Hypersomnia Foundation


Kleine-Levin syndrome (KLS) is a rare disorder in which affected people experience episodes at least once per year during which they sleep for at least 11 hours out of every day (but often for days at a time), eat excessively (megaphagia), have abnormal thinking and behavior, and hypersexuality. Between episodes, their alertness, behavior, and thinking are normal.

Both the International Classification of Sleep Disorders and the Diagnostic and Statistical Manual of Mental Disorders include criteria to diagnose KLS, but there are no biomarkers—no substances in the body that can be measured—that can help doctors in making the diagnosis of KLS. Some scientists who study KLS think that KLS is caused by something in the immune system that makes the part of the brain called the hypothalamus not work properly. Nerve cells (neurons) in the hypothalamus produce two neurotransmitters, hypocretin and histamine, that are involved in regulating alertness, feeding, and neuroendocrine and autonomic function.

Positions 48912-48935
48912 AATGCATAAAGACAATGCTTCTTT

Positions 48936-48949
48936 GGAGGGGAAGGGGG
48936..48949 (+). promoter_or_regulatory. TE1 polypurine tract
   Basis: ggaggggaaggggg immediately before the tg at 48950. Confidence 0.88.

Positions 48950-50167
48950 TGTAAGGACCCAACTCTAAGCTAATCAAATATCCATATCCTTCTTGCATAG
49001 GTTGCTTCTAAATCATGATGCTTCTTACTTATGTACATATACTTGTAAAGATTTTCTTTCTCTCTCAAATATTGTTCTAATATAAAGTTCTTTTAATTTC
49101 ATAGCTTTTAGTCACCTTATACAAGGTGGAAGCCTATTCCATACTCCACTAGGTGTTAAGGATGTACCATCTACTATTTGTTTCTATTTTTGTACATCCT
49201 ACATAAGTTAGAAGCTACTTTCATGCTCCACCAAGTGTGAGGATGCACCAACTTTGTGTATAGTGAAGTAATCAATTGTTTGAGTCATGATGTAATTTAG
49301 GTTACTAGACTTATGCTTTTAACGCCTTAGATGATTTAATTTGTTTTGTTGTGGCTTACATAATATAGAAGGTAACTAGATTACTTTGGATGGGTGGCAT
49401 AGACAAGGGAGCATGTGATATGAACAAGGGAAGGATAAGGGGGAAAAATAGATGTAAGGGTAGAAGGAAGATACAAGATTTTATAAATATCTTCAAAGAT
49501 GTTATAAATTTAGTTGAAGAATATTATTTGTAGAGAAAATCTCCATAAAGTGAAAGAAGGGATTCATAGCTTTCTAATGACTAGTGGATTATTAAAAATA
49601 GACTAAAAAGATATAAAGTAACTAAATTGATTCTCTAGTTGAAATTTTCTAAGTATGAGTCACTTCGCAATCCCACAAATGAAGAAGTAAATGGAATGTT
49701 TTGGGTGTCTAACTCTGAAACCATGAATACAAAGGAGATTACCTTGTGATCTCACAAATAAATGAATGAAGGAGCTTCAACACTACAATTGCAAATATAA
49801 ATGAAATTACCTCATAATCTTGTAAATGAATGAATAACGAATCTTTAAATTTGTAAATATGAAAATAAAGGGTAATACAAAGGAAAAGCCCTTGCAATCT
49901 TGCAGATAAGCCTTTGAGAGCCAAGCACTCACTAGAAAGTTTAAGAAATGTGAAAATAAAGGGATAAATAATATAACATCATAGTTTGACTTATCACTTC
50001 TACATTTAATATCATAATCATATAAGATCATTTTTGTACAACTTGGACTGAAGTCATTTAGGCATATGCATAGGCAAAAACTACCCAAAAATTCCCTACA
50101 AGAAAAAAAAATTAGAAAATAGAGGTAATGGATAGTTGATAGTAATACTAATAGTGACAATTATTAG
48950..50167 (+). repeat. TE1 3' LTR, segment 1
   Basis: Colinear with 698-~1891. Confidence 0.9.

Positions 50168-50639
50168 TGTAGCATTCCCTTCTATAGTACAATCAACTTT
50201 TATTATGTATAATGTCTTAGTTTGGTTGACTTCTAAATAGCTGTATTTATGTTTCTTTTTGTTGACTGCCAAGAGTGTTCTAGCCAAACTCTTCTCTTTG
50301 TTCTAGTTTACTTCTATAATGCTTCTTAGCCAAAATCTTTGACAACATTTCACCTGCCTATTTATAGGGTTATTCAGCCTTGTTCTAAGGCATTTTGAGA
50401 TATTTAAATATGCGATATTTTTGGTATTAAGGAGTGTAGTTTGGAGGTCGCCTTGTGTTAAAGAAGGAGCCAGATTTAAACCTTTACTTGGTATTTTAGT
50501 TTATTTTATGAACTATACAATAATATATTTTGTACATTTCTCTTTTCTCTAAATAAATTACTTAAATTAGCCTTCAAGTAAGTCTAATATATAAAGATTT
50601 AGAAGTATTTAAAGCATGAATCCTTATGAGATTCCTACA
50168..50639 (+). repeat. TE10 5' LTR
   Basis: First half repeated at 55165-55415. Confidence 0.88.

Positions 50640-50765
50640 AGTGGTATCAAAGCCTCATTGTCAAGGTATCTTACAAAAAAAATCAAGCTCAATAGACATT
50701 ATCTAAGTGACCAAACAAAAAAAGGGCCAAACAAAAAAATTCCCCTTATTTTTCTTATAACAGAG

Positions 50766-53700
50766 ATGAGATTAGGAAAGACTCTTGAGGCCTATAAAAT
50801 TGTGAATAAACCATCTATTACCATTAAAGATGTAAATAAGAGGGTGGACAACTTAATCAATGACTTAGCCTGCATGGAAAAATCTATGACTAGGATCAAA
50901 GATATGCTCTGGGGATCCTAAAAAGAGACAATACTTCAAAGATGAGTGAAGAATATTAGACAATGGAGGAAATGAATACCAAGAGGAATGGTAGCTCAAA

Take a look at the current research studies for people with Kleine-Levin syndrome.


 Could Hypocretin Level serve as a biomarker in KLS?

 Watch episodes of SnoozeTV

Register to attend the 2015 Hypersomnia Foundation Conference

Watch A Real Life Sleeping Beauty